“I asked the sergeant if it was sure I’d go to Hawaii and he said ‘sign,’ ” Charlie recalled. “I’ve been to Hawaii three times - twice to the airport and once to the dockyard when my troopship sailed in on the way to the war.”

Charlie served as a raider and sniper “from Guadalcanal on out” in the second world war and was called back for Korea.  He doesn’t talk much about that time of his life.

Charlie literally fell into journalism.  It was just after his first hitch in the Marines and he was building a bridge in Tennessee.  He tumbled 35 feet into mud and was laid up in his boarding house with a bad back.

There he got to talking with a fellow boarder, the program director of a small Kentucky radio station who said he was looking for a news writer.

“It paid about one-third as much as ironworker, but you didn’t fall out of things, so I told him the job was filled.  I’d learned to type in high school, so I wrote ‘em a newscast.”

The next fee weeks in city rooms of small weekly and daily newspapers across the South ere what Charlie calls his “degree’ In journalism.  He tried to plug the gaps in his education by learning from his fellow reporters.

There was Leo Aikman, now with The Atlanta Constitution.  From him Charlie learned that “You have to be human - you cannot simply be an observer.”

Charlie takes in stride such minor matters as having the helicopter he is riding shot out from under him.  He says he has to go along with the troops because he lacks imagination.

“I can’t imagine being thirsty or scared.  But if they’re shooting at old Charlie, I know I’m scared.”

He has taken part in 32 patrols, sweeps and attacks on the VC since he came here in mid-August.  The other night he was pinned down for more than three hours in the open, being shot at by both the Communists and the Americans while returning from an ambush.

“I gave myself up for dead,” Charlie said later.  “I’ve been shot at by Japanese, Chinese, Koreans and Viet Cong, but American fire is by far the most terrifying and demoralizing.”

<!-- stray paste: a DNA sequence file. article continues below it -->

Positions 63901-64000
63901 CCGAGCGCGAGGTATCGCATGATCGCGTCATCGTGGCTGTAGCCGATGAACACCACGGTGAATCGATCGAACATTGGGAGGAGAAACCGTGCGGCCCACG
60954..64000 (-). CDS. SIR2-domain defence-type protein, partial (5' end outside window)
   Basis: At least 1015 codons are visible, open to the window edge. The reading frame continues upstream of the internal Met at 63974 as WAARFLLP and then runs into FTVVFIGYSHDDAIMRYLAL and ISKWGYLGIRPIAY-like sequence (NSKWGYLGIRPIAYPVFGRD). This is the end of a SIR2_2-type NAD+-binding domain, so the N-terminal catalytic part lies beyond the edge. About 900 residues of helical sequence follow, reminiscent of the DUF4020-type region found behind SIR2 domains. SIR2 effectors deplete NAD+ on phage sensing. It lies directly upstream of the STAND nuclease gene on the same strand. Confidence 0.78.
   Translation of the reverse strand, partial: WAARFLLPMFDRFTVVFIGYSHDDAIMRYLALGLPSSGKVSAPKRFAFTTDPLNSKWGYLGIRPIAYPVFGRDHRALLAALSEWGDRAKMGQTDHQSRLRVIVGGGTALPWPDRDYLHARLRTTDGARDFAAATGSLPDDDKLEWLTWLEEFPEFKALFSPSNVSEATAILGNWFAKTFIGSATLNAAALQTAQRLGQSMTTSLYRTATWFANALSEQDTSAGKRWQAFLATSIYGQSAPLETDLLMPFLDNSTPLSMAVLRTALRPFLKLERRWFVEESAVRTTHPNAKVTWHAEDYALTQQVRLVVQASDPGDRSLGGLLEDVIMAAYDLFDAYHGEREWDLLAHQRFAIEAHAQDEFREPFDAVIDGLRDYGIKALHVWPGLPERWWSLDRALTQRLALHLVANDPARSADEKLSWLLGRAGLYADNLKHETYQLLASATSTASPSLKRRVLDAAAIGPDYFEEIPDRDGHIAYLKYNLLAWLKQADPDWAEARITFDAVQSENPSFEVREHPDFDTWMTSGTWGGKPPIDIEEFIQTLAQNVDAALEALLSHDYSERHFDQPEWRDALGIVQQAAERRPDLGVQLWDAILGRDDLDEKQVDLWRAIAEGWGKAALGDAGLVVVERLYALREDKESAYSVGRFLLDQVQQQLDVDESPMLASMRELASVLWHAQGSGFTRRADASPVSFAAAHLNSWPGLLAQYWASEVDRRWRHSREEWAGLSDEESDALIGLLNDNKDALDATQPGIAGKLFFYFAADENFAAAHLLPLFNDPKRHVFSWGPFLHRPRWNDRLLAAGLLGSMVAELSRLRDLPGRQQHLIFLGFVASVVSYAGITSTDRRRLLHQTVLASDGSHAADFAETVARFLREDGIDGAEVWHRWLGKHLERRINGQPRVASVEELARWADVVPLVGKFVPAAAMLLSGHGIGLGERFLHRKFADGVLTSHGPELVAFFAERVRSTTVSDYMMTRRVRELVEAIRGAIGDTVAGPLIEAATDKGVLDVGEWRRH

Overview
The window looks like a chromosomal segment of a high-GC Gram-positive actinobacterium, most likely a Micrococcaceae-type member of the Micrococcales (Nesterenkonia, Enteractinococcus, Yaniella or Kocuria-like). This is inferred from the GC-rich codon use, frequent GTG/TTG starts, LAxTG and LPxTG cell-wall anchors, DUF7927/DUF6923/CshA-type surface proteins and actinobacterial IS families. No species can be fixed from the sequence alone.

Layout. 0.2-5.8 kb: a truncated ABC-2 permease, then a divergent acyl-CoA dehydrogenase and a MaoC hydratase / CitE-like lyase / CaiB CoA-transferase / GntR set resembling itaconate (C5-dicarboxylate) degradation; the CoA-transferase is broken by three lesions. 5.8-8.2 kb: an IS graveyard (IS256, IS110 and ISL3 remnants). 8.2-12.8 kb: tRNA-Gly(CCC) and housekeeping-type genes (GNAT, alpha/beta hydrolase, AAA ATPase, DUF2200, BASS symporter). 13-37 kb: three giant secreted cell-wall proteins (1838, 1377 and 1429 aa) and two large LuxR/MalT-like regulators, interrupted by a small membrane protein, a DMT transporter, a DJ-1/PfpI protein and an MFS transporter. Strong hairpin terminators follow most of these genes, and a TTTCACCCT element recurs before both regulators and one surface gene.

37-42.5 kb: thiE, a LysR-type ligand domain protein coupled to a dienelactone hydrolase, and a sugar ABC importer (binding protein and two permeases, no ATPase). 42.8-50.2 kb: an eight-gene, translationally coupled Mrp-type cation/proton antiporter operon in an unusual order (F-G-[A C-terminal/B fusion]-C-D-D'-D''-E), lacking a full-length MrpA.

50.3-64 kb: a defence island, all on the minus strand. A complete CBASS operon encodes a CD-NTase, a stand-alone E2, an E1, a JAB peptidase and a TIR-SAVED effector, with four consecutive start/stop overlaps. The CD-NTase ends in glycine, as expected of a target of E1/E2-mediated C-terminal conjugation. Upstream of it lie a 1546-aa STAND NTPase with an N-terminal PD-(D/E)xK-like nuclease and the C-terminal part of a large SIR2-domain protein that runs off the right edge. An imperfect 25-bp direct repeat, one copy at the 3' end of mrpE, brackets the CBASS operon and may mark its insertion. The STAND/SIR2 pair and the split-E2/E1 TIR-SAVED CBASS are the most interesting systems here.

For a high-school dropout, Charlie brings to the job of reporting war a formidable armory of knowledge. Half-way through his newspaper career, he quit for two years and went back to his old trade of ironworker in the New York area so he could read almost every book on irregular warfare in New York’s public library, starting with the accounts of the Indian Wars.

“All that reading probably bent my thinking,” he says.  Charlie is a qualified parachutist, a graduate of most of the special schools of guerrilla warfare run by the U.S. Army and is the only civilian who has qualified in the dangerous Air Cavalry tactic of rappelling (sliding down a doubled rope) from a helicopter hovering at 160 feet.

“If you don’t do it, you ain’t one of the club.”

Charlie soaks up everything he can learn about the wily Viet Cong.  He believes a program of civic action in Viet Nam as big as the current military buildup is essential if the war is to be won.
“We’ve got the military end of this whipped.  Now we must find ’em, fight ’em, harass ’em.

“But you’ve got to give the Cong some reason to quit.  No guerrilla in the world ever lost - even when he was defeated militarily.”

Charlie wants to stay here until he has seen a solid foundation for the civic program to better the lot of Vietnamese villagers.
“Then I’ll go home.  The rest is repetition.”

Until that day, or until his expense money runs out, you can expect Charlie to shoulder his M16 automatic rifle and follow the war.  He says he can’t understand reporter(s) (who go) unarmed into battle.

“If I didn’t have a weapon (to shoot them) I’d have to be throwing rocks at (them.”)